4 Android e-reader apps: The latest word in reading

These smartphone e-reader apps will make it easy to enjoy your favorite book wherever you go.

android reading

Sometimes you just don't have room in your bag to carry a paperback, magazine or tablet-sized e-reader device. So why not make use of the smartphone you already have with you? Your Android phone makes a perfectly good e-reader, especially with the right software.

I spent a week using four of the most popular, highly rated e-reader apps in the Google Play Store: Aldiko Book Reader, Cool Reader, FBReader and Moon+ Reader. Each app was installed and tested on a Samsung Galaxy Note II, whose 5.5-in. screen strikes a good balance between portability and page size.

We have not included apps that are designed primarily to open content that lives in the cloud, or that are built to focus on a specific shopping source, such as Kindle, Nook and Google Play Books. All of these apps are designed to let you read books that you download directly onto your device.

Each of the four covered here supports multiple e-book formats, multiple typefaces and a variety of text display options.

[[Note: Because this article was written in February 2014, some of the information may be outdated. However, all prices are current and all reviewed software is still available.]]

Aldiko Book Reader

Aldiko is a serviceable e-reader with moderate ability to customize the reading experience.

If you don't have a book ready to read on your device, Aldiko lets you browse and buy books through Feedbooks and three other online book catalogs, and lets you add additional catalogs by specifying a URL.

Aldiko Book Reader
Aldiko Book Reader

If you want to read a book that's already on your device, Aldiko lets you browse the device's file system and open ePub and PDF files. If you want Aldiko to save your place between reading sessions, however, you must import the book into Aldiko -- a step the other apps do automatically when you open the book.

Importing a book puts it on a virtual shelf in Aldiko's library, which you can browse by title, author, tag or collection. You can group related documents by defining your own tags and collections -- so you can have collections such as "to read" or "19th century novels," or tags such as "science fiction."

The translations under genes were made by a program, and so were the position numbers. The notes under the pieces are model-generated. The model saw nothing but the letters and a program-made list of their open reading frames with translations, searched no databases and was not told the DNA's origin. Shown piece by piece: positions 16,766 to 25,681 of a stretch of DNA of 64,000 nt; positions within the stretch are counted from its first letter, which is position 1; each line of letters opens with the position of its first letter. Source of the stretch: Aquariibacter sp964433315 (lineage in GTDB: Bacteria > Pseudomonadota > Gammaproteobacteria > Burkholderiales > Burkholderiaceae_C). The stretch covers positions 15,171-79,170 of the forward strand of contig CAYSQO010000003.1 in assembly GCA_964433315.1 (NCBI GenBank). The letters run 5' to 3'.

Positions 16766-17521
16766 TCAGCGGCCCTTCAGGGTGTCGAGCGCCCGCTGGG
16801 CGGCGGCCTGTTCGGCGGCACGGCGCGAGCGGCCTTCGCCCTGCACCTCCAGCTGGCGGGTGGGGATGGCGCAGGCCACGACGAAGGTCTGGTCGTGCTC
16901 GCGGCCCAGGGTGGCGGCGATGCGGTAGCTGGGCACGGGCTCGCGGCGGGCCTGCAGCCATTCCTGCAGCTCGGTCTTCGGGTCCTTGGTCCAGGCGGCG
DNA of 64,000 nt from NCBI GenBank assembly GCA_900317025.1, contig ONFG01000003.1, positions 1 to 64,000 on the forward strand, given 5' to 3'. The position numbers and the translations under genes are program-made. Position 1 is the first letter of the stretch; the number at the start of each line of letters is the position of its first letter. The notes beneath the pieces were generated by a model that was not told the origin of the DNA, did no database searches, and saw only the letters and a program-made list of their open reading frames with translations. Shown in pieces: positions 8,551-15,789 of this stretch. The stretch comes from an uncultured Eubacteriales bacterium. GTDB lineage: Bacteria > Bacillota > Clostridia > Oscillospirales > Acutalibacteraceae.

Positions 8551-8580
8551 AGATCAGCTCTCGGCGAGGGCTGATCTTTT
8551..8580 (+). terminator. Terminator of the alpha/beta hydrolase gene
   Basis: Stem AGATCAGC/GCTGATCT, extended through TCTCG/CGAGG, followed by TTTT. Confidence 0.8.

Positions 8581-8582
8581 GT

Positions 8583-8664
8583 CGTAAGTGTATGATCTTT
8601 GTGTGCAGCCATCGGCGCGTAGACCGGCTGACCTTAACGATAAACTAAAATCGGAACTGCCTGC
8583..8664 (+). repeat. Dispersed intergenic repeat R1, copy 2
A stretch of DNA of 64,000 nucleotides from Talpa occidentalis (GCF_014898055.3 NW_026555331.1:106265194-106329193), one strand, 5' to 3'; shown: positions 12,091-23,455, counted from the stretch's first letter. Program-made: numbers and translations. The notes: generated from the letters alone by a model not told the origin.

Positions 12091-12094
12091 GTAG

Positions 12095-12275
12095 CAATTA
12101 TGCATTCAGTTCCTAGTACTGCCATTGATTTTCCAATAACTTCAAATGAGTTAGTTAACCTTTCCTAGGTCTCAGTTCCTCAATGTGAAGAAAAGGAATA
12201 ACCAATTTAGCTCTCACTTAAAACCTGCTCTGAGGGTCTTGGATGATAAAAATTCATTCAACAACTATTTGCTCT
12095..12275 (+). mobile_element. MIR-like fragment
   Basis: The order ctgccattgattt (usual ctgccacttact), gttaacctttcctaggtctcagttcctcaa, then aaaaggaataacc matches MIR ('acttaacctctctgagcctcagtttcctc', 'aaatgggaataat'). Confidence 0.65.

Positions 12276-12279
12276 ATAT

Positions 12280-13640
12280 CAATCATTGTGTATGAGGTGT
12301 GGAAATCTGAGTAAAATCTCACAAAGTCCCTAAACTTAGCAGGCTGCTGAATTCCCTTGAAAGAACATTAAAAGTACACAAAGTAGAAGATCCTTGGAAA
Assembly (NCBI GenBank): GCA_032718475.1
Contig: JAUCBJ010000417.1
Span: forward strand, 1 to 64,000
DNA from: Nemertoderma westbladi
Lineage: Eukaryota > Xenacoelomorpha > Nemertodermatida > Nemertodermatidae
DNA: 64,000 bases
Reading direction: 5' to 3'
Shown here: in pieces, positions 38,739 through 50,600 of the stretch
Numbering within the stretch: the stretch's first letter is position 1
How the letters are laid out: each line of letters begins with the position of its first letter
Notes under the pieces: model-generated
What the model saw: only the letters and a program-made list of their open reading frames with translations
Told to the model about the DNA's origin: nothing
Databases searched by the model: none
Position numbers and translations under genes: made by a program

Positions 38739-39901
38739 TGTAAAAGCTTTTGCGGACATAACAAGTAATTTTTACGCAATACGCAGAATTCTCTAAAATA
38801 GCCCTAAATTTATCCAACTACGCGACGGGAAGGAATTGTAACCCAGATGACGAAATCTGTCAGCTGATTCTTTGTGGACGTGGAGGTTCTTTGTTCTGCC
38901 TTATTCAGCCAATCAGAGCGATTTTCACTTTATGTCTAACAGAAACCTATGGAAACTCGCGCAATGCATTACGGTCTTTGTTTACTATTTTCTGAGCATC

Aldiko comes bundled with a single default font, but you can download a dozen more with one tap. You can adjust font sizes in whole-pixel increments and margins in 10-pixel increments. If the standard black type and white background doesn't appeal to you, you can choose among dozens of pre-selected font and background colors, and save those selections to one of two themes, labeled Day and Night. However, Aldiko doesn't let you create your own colors via selection sliders as the other apps do.

With a book open, a tap in the middle of the screen or on the menu soft key (the common ways to bring up the settings screens for all these apps) displays icons at the bottom that let you view the book's table of contents, change the theme and set the font size. I found Aldiko's menu structure a little confusing, however. For instance, to get to the main configuration options screen, where you can change not only display options but also toggle page numbers and page turn animations, you must tap the font size icon, then tap "More."

In contrast with the other e-reader apps, Aldiko's main screen lacks a status bar that shows you how far you are through a book or chapter. You can set bookmarks that allow you to return to a specific point in a book, but you can access those bookmarks only from within each book (rather than allowing you to see them whether or not the book is open). Aldiko does let you search for a particular phrase or jump to a specific numbered page.

If you long-press to select a word or phrase, you can look it up on the Web (using Google's "define" feature), search for it within the rest of the document or share it via another app. If you have the Premium version, you can also add notes and highlights to selected text -- a feature Moon+ Reader offers in its free version.

Aldiko is light on fancy extras. For instance, it offers only a single page-turning animation -- a sliding page -- that you can toggle on or off. It also lacks any way to customize gestures to control the app, other than letting you choose to either use the volume keys or touch the sides of the screen to turn a page.

Bottom line

Aldiko offers fewer configuration options than the other apps, but if you want to use an e-reader for PDF files, it's the most economical of the four reviewed here, as it's the only one that supports PDF files in a free edition.

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